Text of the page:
A Sense of Brussels: From Magritte to Her Majesty

City skyline of Brussels

Last week I touched down in Belgium’s capital for a few days of much-needed culture, and I found Brussels to be the perfect mix of quirky art, intense architecture and intriguing history.

There’s so much that I took in during my time here that it’s hard to work out where to start, so I’m diving straight in with some of the key sights that I encountered during my visit, armed with a 24 hour Brussels Card to give me free access to a whole host of museums, along with free public transport.

Magritte art posters
Examples of classic Magritte style.

Musée Magritte

My first port of call for the day was one of two museums dedicated to Rene Magritte, the famous surrealist painter. The Musee Magritte is completely immersed in the artist’s world, not only displaying over 200 of his artworks, but also pieces by his contemporaries that inspired him over the years, such as Giorgio de Chirico. Grab an audio guide (€4) for full explanations as you walk through the exhibits – you can even hear the artist’s voice.

Despite experimenting with many different styles, including Impressionism, Magritte had certain recurring motifs that shaped his work, including birds, clouds, and everyday objects such as apples and doors. Taking in the whole exhibition, which travels through his life and inspiration, you can see how these motifs kept cropping up again and again, continuing to intrigue him. Later in life, the artist even produced copies of his more successful pieces, to tempt the American market.

One of the most interesting parts for me was the section devoted to his focus on textual art – this is a topic I covered for my dissertation at university, looking at some of the artists who love to play with words. Magritte was fascinated by the arbitrary labels placed on words and objects, and he sought to change their interpretations through his paintings. Another stand-out part of the museum is a film screening area showing a documentary about his work, including visits to New York and Houston in search of his far-reaching appeal. If you want to continue your Magritte adventure, head to the north of the city and track down the artist’s house, which has become a museum in its own right, at Rue Esseghem.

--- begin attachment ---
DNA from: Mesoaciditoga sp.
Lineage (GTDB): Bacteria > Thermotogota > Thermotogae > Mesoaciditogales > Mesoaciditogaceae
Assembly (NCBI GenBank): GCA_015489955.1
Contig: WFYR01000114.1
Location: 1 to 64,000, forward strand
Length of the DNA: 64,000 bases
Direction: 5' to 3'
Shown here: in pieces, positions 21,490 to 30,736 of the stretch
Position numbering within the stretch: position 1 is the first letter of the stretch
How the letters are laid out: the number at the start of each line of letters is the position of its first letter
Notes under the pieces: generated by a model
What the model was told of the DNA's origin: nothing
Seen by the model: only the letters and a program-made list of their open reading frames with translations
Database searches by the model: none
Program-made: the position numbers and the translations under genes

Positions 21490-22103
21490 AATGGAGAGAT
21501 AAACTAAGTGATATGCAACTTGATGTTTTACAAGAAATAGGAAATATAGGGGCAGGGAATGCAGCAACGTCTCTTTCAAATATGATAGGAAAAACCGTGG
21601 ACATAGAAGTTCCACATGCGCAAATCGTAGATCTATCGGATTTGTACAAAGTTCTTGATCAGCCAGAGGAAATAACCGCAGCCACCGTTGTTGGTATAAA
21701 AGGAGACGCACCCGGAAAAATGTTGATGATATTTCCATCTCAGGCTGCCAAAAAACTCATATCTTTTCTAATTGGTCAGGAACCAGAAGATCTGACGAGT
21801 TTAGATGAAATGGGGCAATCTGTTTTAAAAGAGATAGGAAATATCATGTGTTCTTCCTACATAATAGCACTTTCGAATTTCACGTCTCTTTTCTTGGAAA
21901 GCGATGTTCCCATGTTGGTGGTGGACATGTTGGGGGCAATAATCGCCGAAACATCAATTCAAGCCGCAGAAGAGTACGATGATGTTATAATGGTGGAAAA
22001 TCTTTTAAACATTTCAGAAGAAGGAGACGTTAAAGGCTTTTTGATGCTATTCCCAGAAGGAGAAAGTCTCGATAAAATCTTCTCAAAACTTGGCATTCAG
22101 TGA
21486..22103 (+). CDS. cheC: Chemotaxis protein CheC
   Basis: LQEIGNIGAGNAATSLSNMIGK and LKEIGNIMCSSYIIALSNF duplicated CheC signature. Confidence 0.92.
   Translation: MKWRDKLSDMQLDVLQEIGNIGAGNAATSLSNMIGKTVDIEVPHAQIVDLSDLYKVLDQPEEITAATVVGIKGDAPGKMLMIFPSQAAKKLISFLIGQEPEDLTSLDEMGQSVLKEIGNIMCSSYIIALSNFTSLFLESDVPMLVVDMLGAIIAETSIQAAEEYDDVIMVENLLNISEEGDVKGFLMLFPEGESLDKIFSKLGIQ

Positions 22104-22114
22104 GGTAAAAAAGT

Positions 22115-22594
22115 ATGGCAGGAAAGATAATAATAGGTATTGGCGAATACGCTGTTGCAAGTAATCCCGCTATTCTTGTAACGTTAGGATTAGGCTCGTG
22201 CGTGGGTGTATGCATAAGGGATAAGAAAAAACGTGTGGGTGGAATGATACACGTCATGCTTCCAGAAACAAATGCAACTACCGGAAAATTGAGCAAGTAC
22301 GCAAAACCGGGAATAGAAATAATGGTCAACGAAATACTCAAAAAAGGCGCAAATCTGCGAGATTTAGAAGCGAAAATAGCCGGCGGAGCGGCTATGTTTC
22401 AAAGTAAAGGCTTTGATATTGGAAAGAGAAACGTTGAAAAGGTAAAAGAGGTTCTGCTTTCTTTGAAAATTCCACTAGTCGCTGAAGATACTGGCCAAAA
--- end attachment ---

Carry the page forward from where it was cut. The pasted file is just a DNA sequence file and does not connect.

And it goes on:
Fin de Siecle Museum
The newest museum in town focuses on the Fin de Siecle.
Street art with Herge design
The spirit of Tintin lives on with this piece of street art.
Underwear Museum
One of the more zany attractions in the city is the Underwear Museum.

Seen above: snapshots of the city – museums and street art

Brussels St Nicholas Church
St. Nicholas’ Church is hidden behind shops but is worth tracking down.

Eglise St.-Nicholas

Named after the patron saint of traders, this church (Korte Boterstraat 1) is nearly 1,000 years old, though much of the original structure has been obscured due to various adaptations, such as the addition of a Gothic facade in the 14th century, and damage from the French bombardment of 1695. There’s even a cannonball lodged into a pillar from the bombardment – a pretty impressive relic.

I popped in on my way to lunch and, though I’m not religious, I found it was a real oasis of calm in the centre of the city. The church is also home to several artworks, including a painting by Rubens and an icon dating back to the 12th century, and there’s also plenty of stained glass to check out. It’s definitely worth a visit if you’re in the area, and comes recommended by Lonely Planet.

View onto the Grand Place
How’s this for a view as you enjoy dinner?

L’Estaminet du Kelderke